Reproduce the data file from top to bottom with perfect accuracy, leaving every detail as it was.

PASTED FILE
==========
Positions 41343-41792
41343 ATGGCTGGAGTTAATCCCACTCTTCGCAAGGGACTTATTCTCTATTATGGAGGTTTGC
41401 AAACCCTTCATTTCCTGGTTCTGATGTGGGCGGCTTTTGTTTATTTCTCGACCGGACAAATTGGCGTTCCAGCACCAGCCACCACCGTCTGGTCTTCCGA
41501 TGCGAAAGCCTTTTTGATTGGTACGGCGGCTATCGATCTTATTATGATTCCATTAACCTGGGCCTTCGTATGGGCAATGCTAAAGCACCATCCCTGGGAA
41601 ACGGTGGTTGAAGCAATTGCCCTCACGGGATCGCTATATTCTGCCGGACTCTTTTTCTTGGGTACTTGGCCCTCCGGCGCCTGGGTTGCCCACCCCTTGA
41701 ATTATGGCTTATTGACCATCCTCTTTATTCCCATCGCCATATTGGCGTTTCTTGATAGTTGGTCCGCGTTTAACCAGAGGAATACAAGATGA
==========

Positions 41343-41792
41343 ATGGCTGGAGTTAATCCCACTCTTCGCAAGGGACTTATTCTCTATTATGGAGGTTTGC
41401 AAACCCTTCATTTCCTGGTTCTGATGTGGGCGGCTTTTGTTTATTTCTCGACCGGACAAATTGGCGTTCCAGCACCAGCCACCACCGTCTGGTCTTCCGA
41501 TGCGAAAGCCTTTTTGATTGGTACGGCGGCTATCGATCTTATTATGATTCCATTAACCTGGGCCTTCGTATGGGCAATGCTAAAGCACCATCCCTGGGAA
41601 ACGGTGGTTGAAGCAATTGCCCTCACGGGATCGCTATATTCTGCCGGACTCTTTTTCTTGGGTACTTGGCCCTCCGGCGCCTGGGTTGCCCACCCCTTGA
41701 ATTATGGCTTATTGACCATCCTCTTTATTCCCATCGCCATATTGGCGTTTCTTGATAGTTGGTCCGCGTTTAACCAGAGGAATACAAGATGA